Gas Station Operator Pleads Guilty in Mississippi to Discharge of Hazardous Pollutant Into City Sewage Treatment System
Mahant Singh, operator of a convenience store and gas station in Yazoo City, Mississippi, pleaded guilty today to a criminal violation of the Clean Water Act. Singh admitted to discharging the contents of an underground fuel storage tank into a sewage line connected to the Yazoo City wastewater treatment system, which created a fire or explosion hazard and risked contaminating local water supplies, announced Acting Assistant Attorney General Jeffrey H. Wood for the U.S. Department of Justice Environment and Natural Resources Division and Acting U.S. Attorney Harold Brittain for the Southern District of Mississippi.
As charged in the criminal information, at the end of April 2016, water from rainstorms leaked into one of the underground gasoline storage tanks at the 49 Quick Stop though an inadequately maintained tank cap. The presence of water in the fuel storage tank triggered an automatic shut off, preventing the dispensing of gasoline. When there had been a similar water leak into a Quick Stop tank about a year earlier, in March 2015, defendant Singh arranged for a commercial tank service company to remove the water and gasoline mixture from his tank and to dispose of it properly, by separating the water and gasoline.
Instead of removing the gasoline and water mixture from his tank, as he had a year earlier, on or about April 28, 2016, defendant Singh pumped some of the content of the contaminated Quick Stop tank into an opening in the sewage line. Singh did so by extending a hose to the bottom of the tank where water might collect underneath the lighter gasoline. The other end of the hose he placed into the sewer pipe. Singh turned on a pump connected to the hoses, forcing liquid from the tank into the sewer line while he waited on customers at the Quick Stop store. In so doing, defendant Singh discharged liquid from the gasoline storage tank into the Yazoo City wastewater treatment system, thereby negligently introducing a pollutant into the system which created a fire or explosion hazard.
“The unpermitted discharge of gasoline-laden water into a community’s water treatment system is illegal, dangerous, and can also place the health of the community at risk,” said Acting Assistant Attorney General Wood. “These Clean Water Act charges, along with the guilty plea, should send a strong message that these unlawful acts, which place the public at risk, harm the environment, and damage local infrastructure, will not be tolerated.”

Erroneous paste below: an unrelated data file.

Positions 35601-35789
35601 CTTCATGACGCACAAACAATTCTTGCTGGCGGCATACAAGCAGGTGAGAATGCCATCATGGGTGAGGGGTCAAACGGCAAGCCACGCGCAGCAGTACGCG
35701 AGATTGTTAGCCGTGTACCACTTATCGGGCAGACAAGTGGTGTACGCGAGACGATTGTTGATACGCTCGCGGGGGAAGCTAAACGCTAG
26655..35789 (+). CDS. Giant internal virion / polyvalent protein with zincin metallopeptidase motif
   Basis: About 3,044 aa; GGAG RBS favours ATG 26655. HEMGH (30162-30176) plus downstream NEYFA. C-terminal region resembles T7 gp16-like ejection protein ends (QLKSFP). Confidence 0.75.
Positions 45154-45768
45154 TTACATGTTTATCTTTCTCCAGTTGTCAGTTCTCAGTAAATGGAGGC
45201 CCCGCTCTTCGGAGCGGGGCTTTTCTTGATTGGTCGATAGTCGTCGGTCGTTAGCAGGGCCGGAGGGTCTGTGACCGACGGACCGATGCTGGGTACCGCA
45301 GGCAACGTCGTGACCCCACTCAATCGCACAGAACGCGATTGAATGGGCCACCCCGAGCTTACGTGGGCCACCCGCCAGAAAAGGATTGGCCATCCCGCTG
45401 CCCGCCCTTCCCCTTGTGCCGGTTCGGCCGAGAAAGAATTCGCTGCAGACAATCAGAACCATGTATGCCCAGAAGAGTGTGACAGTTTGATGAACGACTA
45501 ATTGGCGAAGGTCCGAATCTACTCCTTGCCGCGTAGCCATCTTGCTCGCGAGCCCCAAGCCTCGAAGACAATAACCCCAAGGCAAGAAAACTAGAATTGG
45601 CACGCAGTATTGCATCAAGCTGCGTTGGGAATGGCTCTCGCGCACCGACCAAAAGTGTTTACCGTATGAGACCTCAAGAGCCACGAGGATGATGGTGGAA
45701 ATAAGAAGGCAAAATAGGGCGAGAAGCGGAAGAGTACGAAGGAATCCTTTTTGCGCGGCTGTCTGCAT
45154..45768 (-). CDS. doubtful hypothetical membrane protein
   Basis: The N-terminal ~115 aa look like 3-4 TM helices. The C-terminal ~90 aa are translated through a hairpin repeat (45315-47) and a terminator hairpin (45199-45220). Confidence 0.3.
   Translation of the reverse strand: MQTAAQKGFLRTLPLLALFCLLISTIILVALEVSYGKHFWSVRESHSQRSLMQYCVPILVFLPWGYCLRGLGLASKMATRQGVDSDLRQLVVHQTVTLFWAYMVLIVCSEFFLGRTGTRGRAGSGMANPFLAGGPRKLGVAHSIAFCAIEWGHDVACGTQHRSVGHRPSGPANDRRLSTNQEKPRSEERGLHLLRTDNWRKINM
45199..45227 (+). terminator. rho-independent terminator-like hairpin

“We are fortunate that the illegal disposal of contaminated gasoline did not cause an explosion or injury,” said Director Chris Sanders of the Mississippi Department of Environmental Quality's (MDEQ) Office of Pollution Control. “A quick response by Yazoo City and MDEQ officials to identify the source of the discharge limited the risk of harm to the public and to the city’s sewage treatment system. However, numerous buildings, including a school, had to be evacuated when gasoline fumes were detected in several areas throughout the city. Cooperation between EPA’s Criminal Investigation Division and MDEQ to this illegal disposal was essential to these charges announced today. The State of Mississippi, through MDEQ, works closely with EPA in pursuing criminal enforcement of pollution prevention statutes.”
Federal law authorizes a Class A misdemeanor under the Clean Water Act for any person who negligently introduces into a publicly owned treatment works any pollutant or hazardous substance which the defendant person knew or reasonably should have known could cause personal injury or property damage or to introduce into the system any material other than in compliance with all applicable Federal, State, or local requirements or permits. Under the Clean Water Act, defendant Singh faces up to one year in prison; a term of supervised release of not more than five years; and a fine of up to $100,000.
Sentencing is scheduled for July 17, 2017.
Acting Assistant Attorney General Wood and Acting U.S. Attorney Brittain commended the efforts of the Environmental Protection Agency and state regulatory agencies for their diligent work in the investigation of this matter.